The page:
1,700 Pages of Rules, Fewer Dead Trees

By Cindy Skrzycki
Tuesday, December 18, 2007

For U.S. rule-watchers who live in the digital world, the new searchable online version of the Bush administration's semi-annual regulatory agenda is an early holiday gift. For those who like to scoff at 1,500-page lists of documents, it's cause for Scrooge-like complaints.

In print, the agenda is slimmed down to a mere 483 pages in the Dec. 10 Federal Register. That compares with the 1,700-page online edition, which contains the administration's full list of proposed and expected health, safety and other rules.

The migration to http://www.reginfo.gov saves money and makes rulemaking more available to the public, administration officials said. Some experienced users including union watchdog Peg Seminario said the new agenda is a victory of style over substance.

"It's supposed to give the public notice of what's coming and what the agencies' priorities are," said Seminario, safety and health director of the AFL-CIO. "But it bears no semblance to reality."

Labeling a rule a priority doesn't mean it is one, she said. Some proposals are listed in the agenda for years. Some get stuck at the Office of Management and Budget, which reviews major rules. Others disappear, as much of the Labor Department agenda did when the Bush administration took over and withdrew 24 pending rules.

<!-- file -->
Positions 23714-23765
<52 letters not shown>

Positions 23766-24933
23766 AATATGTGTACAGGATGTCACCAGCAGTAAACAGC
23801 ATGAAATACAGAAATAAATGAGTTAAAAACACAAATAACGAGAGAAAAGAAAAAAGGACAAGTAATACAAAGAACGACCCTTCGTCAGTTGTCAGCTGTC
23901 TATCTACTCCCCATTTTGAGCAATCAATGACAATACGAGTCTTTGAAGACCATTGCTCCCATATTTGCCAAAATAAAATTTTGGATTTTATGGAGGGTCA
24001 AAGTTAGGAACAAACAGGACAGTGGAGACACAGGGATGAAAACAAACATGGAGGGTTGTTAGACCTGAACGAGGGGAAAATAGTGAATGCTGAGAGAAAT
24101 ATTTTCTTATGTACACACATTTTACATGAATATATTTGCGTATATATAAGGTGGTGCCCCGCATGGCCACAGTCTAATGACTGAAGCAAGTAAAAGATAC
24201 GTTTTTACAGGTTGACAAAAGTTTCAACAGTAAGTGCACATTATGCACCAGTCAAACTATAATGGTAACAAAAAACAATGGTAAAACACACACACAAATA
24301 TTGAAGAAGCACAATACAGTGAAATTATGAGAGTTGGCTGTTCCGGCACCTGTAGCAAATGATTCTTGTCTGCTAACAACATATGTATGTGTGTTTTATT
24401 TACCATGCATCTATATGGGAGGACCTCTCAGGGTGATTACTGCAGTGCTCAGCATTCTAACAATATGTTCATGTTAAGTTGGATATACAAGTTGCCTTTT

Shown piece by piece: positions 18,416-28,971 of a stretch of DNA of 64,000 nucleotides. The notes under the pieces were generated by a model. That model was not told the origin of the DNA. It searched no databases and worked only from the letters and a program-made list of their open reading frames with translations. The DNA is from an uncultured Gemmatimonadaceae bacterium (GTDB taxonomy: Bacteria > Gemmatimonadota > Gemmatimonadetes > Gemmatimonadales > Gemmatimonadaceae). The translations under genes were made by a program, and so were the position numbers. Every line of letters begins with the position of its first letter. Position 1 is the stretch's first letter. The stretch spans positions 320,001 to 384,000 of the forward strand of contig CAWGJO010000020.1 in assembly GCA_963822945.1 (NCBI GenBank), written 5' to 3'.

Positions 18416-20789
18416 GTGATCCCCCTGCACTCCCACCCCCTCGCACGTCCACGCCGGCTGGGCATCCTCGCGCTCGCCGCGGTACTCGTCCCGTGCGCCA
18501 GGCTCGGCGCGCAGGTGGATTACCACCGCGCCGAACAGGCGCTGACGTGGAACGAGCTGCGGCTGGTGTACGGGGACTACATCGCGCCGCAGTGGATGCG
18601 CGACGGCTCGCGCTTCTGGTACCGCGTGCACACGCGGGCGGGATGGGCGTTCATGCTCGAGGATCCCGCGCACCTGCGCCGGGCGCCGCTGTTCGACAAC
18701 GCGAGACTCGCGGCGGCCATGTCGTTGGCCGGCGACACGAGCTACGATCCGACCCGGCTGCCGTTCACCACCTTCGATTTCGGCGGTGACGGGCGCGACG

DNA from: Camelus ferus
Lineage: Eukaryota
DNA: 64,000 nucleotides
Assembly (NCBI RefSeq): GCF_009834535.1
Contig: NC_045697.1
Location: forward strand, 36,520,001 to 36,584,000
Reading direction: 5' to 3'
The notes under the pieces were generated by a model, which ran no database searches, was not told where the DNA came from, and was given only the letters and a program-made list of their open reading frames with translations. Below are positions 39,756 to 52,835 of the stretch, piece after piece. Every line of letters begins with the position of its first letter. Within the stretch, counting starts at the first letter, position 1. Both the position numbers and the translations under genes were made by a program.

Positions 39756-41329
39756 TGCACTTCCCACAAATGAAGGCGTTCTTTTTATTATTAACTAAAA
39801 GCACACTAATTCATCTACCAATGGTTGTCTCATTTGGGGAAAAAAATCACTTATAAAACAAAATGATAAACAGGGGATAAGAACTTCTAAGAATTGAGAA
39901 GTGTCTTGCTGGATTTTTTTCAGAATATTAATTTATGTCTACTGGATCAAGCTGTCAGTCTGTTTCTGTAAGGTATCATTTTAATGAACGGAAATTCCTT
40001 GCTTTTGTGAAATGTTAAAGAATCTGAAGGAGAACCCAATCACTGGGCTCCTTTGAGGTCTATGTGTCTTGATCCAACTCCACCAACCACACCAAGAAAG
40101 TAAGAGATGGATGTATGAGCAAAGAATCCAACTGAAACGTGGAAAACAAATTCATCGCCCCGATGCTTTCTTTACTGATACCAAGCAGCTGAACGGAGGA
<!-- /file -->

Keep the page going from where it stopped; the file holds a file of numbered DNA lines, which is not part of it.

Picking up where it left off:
The new online priority list makes it clear that the proposals "do not create a legal obligation" to meet the stated schedules for action, according to the introduction to the agenda. It adds that "dates are subject to change."

"This is the first step in getting what we think is a really integrated system," Susan Dudley, head of the regulatory review office at the OMB, said of the online agenda. A key advantage is that the new version is searchable by agency, year, topic and various characteristics of the rule.

Now you can search for a 2005 proposal by the Department of Health and Human Services to set standards for a sort of retirement home for chimpanzees used in federal research.

Or you can discover a recent rulemaking to determine whether passengers on small planes should get compensation when they are bumped off of a flight on which they have reservations.

Or check the Occupational Safety and Health Administration's proposal to regulate workplace exposure to crystalline silica, a dust that can cause serious respiratory disability or death. It was listed as a priority five years ago. The agency said it will complete a "detailed risk analysis" sometime next year.

It is an example of OSHA rules that "just keep slipping," Seminario said. "They kick the can down the road for another six months."

Until now, the Federal Register, the government's daily accounting of rules, printed the entire agenda in several bound volumes. It has been available online since 1995. Its search system, connected to the U.S. Government Printing Office, was challenging for some users.

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